What does &mut aliasing mean for ZSTs?


A ZST can’t hold state, and its address is basically meaningless, with everything in a Vec being at the same address, for example. So what does it mean for &mut to alias with ZSTs? Is it meaningful? Detectable?

Or, concretely, the bar function below would clearly be invalid for anything with size>0, but with a ZST it seems indistinguishable from foo, which is clearly safe.

fn foo(x: &mut [()]) -> (&mut (), &mut (), &mut [()]) {
    let (a, x) = x.split_first_mut().unwrap();
    let (b, x) = x.split_first_mut().unwrap();
    assert!(std::ptr::eq(a, b));
    (a, b, x)

fn bar(x: &mut [()]) -> (&mut (), &mut (), &mut [()]) {
    let (a, x) = x.split_first_mut().unwrap();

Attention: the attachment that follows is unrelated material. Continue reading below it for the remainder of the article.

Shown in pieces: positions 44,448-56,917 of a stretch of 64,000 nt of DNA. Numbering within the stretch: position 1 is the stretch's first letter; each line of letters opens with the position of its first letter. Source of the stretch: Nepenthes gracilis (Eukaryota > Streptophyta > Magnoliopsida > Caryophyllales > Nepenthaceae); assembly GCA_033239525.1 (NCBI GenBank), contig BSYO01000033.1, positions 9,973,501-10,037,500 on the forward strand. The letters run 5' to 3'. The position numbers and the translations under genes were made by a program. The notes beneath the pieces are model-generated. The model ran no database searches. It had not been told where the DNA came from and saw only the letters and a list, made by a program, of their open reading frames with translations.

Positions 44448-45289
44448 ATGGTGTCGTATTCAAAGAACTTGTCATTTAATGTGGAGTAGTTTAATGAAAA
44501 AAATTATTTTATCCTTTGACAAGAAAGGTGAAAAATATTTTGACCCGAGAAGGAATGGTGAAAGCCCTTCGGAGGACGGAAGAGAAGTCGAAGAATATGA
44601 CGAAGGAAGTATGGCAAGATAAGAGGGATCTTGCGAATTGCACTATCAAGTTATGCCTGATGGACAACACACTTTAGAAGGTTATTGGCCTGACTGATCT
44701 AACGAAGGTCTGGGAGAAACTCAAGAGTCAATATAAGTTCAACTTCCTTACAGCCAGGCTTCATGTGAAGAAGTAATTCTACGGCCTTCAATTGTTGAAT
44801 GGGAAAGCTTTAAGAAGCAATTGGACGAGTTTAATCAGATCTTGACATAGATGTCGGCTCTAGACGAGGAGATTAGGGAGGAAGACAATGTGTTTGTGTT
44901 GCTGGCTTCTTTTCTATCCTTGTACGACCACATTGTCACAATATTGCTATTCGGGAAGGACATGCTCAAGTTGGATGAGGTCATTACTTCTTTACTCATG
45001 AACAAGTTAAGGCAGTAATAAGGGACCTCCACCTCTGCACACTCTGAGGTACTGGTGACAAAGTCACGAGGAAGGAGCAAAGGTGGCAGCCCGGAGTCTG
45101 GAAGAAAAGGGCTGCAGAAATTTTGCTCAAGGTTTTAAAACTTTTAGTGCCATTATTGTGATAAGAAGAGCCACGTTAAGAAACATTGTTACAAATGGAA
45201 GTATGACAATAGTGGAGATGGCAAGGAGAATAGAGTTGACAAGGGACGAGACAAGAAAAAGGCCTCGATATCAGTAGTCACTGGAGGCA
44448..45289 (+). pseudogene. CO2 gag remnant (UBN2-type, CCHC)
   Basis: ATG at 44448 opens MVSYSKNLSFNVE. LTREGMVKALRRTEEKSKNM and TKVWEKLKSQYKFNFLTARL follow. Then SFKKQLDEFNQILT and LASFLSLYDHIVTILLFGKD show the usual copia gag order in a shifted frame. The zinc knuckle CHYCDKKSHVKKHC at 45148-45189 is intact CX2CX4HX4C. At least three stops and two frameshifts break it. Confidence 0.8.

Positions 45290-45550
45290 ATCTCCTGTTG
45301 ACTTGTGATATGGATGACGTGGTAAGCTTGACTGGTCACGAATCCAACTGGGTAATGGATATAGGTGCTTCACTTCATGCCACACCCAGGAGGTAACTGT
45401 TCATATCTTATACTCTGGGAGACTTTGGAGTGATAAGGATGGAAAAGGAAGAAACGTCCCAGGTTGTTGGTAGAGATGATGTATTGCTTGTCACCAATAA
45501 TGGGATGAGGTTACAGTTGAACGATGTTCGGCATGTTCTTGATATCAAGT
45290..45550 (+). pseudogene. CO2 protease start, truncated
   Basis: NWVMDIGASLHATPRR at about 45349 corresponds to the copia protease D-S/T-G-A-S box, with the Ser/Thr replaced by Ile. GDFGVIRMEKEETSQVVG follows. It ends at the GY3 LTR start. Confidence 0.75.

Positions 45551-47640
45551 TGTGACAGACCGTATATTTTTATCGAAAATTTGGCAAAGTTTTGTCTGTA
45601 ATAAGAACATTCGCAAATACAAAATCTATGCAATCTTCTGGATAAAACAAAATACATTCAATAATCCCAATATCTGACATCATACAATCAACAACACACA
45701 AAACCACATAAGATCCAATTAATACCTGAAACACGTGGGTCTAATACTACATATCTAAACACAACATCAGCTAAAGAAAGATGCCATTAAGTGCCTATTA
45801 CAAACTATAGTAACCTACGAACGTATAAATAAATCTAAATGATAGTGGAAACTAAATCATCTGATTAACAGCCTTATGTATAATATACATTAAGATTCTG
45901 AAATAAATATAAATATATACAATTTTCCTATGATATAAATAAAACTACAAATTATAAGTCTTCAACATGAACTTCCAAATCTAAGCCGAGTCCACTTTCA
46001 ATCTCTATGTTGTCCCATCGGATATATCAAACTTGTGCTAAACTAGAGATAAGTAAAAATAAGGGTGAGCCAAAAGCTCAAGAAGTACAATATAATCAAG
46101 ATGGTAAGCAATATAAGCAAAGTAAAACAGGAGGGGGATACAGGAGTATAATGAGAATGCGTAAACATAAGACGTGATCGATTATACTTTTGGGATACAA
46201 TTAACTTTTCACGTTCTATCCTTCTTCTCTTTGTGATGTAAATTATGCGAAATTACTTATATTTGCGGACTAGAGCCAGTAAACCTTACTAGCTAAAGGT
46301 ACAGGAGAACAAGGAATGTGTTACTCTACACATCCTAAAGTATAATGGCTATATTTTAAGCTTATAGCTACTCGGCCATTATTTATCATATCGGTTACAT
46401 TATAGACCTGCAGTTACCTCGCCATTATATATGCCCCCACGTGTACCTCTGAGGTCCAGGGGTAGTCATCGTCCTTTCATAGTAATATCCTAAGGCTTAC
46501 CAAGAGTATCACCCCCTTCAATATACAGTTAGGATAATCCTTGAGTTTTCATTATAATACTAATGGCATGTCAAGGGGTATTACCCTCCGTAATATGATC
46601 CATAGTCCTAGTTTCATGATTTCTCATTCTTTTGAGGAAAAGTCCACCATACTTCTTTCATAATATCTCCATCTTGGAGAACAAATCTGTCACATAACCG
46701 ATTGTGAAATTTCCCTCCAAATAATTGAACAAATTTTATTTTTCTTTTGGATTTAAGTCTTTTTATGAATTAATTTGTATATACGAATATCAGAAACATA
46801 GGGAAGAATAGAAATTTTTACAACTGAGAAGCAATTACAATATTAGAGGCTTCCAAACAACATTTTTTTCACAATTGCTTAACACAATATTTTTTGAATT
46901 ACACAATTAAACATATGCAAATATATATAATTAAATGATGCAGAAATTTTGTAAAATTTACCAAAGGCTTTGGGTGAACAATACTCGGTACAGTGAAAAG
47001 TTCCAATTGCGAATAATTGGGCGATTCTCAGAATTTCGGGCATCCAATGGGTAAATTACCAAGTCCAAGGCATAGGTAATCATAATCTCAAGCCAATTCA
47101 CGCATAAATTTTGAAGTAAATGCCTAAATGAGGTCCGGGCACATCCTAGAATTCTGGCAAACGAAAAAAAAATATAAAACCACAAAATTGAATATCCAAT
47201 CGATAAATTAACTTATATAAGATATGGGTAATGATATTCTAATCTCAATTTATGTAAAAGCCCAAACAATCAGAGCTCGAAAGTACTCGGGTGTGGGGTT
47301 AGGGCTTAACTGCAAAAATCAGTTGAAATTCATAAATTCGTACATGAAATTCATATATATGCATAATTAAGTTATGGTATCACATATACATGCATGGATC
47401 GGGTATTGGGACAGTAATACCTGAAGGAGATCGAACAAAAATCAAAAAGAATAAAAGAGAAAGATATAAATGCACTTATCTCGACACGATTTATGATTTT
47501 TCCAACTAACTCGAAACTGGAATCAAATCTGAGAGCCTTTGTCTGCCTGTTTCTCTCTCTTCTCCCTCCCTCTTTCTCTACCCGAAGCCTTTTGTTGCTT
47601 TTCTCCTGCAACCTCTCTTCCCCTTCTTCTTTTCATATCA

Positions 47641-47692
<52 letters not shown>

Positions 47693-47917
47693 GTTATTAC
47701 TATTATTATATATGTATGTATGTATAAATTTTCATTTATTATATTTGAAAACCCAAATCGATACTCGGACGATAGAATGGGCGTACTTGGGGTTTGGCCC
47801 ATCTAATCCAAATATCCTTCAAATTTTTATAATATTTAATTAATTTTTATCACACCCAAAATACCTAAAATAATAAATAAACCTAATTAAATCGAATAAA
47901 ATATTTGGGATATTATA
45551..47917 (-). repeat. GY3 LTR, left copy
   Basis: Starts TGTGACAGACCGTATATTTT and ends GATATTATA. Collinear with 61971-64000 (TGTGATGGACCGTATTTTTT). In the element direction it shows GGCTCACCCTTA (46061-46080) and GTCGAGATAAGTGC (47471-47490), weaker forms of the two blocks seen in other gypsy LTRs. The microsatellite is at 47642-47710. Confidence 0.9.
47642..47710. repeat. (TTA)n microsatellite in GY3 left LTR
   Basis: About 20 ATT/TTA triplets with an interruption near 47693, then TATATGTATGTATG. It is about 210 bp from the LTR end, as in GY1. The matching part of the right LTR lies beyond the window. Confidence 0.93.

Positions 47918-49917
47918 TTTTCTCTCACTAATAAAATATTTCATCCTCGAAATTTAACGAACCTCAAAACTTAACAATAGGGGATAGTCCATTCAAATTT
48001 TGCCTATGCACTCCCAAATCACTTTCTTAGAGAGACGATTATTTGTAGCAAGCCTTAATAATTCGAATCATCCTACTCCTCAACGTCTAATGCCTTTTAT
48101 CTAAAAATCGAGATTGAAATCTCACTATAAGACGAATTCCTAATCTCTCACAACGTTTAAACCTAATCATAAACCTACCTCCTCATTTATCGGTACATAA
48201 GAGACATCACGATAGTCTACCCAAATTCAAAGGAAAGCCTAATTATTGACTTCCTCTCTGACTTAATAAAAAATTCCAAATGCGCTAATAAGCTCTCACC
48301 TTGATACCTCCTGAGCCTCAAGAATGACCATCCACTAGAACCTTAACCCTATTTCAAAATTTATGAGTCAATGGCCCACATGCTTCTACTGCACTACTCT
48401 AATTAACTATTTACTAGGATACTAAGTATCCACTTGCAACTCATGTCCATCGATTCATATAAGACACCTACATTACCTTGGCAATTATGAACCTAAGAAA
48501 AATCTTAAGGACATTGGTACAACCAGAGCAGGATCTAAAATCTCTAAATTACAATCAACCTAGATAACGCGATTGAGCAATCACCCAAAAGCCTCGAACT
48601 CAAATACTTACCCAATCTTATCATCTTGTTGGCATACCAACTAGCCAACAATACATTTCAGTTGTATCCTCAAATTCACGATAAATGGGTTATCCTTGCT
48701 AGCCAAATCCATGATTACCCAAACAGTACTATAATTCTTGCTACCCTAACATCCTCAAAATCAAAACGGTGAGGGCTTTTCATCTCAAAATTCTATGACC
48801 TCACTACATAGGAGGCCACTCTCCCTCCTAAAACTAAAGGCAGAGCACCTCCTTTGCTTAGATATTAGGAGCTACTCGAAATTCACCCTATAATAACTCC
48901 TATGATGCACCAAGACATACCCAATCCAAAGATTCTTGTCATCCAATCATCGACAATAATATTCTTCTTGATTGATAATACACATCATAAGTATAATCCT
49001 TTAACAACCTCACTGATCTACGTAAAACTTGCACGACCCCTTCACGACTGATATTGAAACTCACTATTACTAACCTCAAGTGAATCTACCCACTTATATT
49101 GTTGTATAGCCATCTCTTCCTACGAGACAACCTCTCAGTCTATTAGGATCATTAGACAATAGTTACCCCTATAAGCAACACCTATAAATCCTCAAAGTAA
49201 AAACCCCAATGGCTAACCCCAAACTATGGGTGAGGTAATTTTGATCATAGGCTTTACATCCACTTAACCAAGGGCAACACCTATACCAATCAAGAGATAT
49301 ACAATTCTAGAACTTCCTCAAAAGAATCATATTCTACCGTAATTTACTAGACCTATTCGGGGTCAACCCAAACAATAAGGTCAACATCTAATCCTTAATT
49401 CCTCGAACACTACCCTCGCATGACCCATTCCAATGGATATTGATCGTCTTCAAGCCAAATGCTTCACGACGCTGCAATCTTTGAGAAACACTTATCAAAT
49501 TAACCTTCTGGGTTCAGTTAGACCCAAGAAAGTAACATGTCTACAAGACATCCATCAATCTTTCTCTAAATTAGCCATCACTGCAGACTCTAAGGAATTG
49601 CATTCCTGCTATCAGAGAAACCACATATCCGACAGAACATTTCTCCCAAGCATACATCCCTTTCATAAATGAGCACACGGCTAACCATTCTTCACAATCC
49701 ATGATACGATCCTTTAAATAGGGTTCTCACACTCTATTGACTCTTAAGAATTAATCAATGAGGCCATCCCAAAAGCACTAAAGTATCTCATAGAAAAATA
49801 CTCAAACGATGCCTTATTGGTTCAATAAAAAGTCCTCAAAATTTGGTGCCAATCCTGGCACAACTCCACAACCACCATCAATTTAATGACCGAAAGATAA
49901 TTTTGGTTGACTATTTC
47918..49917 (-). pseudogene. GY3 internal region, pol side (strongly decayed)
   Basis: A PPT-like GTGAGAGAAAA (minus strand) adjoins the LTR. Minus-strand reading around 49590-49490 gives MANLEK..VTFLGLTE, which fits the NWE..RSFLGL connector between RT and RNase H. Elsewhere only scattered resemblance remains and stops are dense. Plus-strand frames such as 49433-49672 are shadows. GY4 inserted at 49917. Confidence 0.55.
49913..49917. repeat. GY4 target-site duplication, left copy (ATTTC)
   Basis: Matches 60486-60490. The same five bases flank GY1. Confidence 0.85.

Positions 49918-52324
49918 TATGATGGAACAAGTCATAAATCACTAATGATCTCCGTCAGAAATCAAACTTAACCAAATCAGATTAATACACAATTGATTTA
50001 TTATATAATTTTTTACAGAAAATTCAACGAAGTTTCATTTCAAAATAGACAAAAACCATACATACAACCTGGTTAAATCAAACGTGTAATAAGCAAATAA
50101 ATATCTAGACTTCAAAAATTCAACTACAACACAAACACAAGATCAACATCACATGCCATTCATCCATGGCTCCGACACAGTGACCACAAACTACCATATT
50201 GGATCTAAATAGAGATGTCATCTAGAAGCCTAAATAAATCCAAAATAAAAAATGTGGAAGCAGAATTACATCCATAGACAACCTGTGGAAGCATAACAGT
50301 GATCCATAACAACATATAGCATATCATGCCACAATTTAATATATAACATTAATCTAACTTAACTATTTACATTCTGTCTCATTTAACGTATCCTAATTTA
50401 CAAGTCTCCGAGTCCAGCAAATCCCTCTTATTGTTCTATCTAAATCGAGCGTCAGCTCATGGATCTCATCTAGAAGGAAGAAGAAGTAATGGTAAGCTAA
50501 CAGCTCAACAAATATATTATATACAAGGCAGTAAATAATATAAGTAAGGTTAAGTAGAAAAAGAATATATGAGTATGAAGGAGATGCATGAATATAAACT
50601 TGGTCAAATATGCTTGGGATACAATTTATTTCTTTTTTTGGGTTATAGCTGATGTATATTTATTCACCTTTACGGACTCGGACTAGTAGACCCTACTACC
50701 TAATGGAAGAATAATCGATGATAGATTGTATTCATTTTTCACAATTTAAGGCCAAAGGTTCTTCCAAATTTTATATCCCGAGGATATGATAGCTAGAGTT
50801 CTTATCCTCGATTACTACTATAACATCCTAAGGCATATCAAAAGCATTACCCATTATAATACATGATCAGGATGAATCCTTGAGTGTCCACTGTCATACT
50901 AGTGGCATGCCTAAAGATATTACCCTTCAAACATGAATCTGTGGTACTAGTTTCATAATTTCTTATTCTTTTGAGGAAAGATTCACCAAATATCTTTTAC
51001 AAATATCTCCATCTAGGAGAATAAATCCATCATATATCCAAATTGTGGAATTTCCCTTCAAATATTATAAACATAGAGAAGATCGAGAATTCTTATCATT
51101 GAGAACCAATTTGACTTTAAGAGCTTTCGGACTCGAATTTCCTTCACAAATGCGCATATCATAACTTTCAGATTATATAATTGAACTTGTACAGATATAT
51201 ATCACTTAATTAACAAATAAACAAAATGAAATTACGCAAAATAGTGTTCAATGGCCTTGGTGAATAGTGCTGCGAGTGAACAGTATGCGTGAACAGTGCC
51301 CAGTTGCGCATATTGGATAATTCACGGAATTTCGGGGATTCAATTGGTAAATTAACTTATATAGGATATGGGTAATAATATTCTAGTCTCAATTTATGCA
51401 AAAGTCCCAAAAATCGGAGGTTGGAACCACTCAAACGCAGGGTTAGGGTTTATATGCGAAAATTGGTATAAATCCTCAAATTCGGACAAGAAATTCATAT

let b = unsafe{ &mut *(a as *mut _) };
    assert!(std::ptr::eq(a, b));
    (a, b, &mut x[1..])

fn main() {
    println!("{:?}", foo(&mut [();4]));
    println!("{:?}", bar(&mut [();4]));



How about a ZST that’s a facade over some FFI code that has state invisible to Rust? Or using &mut ZST for thread safety (ie &mut is Sync). Or more generally, using mutability for the purpose of unique/exclusive access rather than direct mutation (so to speak). Just spitballing here.


It kind of depends on how you define aliasing. From the perspective of safety and UB, then as your code demonstrates, merely having two mutable references with the same address isn’t UB (this might be a wakeup call to some unsafe code authors). In order to invoke UB from aliased pointers, a read of nonzero length must occur.


It sounds like the rules here are uncertain, so I opened a memory model issue to discuss it: